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A review (by Jean Silvin) of a show by Jan and Cora Gordon in Paris during December 1913 at the Galerie Henri Manuel praised Jan Gordon's Mediterranean impressions, as follows,

"Ses impressions méditerranéennes, par la richesse du couleur, le movement, l’atmosphère, le brio de facture et la limpidité des gris et des bleus légers nous permettent de donner à cet artiste toute notre sincère sympathie.

Cora Gordon (1950) described how they lived in Majorca for three months, "living on grapes, figs, rice and the golden fish that abounded in the incredibly blue sea."

"For the first few days we wandered round - falling more and more in love with the character of the place, sometimes scribbling possible compositions in minute sketch books. Without hesitation or erasure Jan could, in a four-inch sketch book, set down panoramas of mountains, olive groves, or perhaps whole towns seen from an altitude."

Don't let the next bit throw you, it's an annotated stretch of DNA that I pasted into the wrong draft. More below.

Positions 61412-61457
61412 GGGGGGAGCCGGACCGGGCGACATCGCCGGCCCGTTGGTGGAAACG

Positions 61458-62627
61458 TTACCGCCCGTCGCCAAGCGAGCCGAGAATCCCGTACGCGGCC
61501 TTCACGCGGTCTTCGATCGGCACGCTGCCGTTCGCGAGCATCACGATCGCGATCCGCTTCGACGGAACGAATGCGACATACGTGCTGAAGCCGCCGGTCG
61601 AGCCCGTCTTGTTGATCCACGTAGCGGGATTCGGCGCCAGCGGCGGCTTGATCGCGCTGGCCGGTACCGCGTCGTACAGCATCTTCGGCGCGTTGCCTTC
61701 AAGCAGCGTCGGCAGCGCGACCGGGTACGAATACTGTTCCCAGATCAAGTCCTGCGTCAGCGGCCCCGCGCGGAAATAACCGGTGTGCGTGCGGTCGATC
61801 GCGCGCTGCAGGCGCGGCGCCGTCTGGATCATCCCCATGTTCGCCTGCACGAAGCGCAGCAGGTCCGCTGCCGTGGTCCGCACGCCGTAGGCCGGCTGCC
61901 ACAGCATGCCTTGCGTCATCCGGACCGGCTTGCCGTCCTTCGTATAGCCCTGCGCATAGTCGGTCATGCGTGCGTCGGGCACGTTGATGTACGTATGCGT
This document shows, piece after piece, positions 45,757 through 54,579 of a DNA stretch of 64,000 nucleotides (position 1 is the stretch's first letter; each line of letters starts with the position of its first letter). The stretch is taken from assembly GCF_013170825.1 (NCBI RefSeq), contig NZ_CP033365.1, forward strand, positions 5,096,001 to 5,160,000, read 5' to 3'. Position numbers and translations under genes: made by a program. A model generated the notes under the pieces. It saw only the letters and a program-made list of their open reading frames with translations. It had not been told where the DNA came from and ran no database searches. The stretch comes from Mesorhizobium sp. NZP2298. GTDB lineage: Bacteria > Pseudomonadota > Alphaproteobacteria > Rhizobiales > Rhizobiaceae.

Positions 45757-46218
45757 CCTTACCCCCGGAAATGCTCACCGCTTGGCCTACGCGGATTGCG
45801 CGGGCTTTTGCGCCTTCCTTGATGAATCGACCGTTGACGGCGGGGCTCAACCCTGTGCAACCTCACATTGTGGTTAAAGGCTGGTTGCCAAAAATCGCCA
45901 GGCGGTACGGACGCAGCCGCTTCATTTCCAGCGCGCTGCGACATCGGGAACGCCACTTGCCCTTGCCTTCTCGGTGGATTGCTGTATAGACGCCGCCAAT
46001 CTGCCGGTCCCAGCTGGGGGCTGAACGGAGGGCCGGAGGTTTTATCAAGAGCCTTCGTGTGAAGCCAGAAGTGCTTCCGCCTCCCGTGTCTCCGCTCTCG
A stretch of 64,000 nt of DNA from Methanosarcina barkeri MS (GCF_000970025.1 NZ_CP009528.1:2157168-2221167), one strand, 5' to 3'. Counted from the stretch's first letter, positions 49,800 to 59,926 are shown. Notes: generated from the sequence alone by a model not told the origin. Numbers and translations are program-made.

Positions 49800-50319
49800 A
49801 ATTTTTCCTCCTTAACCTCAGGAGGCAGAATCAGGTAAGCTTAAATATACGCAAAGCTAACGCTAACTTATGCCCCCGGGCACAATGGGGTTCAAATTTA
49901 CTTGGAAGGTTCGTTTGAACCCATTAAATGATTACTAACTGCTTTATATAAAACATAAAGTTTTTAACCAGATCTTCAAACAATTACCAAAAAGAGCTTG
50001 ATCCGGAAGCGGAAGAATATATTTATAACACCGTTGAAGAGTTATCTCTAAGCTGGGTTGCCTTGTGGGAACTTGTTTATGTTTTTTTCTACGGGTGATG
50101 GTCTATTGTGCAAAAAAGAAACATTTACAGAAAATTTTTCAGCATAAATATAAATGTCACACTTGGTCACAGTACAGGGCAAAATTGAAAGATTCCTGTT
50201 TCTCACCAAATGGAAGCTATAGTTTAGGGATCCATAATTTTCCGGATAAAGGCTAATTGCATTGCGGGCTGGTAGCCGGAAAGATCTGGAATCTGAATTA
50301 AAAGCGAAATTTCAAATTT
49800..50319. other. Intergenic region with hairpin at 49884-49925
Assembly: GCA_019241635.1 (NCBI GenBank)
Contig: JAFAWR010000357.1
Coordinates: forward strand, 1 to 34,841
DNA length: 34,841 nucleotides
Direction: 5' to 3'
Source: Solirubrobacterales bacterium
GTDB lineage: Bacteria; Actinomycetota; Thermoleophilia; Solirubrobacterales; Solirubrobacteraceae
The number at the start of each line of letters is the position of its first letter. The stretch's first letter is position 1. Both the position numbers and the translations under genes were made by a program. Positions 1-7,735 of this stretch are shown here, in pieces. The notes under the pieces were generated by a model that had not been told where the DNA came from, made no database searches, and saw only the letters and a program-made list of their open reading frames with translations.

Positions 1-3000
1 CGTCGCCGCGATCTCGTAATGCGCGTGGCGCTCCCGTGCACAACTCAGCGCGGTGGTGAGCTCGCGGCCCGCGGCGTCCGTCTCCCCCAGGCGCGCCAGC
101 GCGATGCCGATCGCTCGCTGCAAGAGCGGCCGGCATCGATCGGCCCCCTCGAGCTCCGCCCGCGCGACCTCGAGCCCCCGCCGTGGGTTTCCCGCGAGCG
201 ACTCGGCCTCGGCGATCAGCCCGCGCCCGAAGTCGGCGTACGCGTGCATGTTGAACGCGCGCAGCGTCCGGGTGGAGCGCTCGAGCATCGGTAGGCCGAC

A town in Majorca, ca 1913, etching by Jan Gordon, University o…

Cora Gordon on "The Artist as a Traveller" 1950

ANTHONY HUXLEY, writing in The Spectator of December 29th, 1950, discussed a compilation of essays, "Traveller's Quest" (William Hodge).

"Some of the essays have turned into rather discursive and auto- biographical reminiscences, not all of which are very satisfying. But many retain their interest despite condensation, such as Alec Waugh's rendering of Russia in 1934 (all too like 1984 even then), or Cora Gordon's evocation of a night of noxious smells in Dalmatia. This is a digressive book, admirable for the armchair traveller, and a book also of natural philosophy, of the determination of individuals not only against physical obstacles but against the almost irresistible force of the collective. A change from the usual collection of travellers' tales."

Cora Gordon's chapter in the book serves as a wonderful epitaph for the lives the Gordons lived.

It begins with, "The artist is a privileged traveller, for his is the only quest that is al…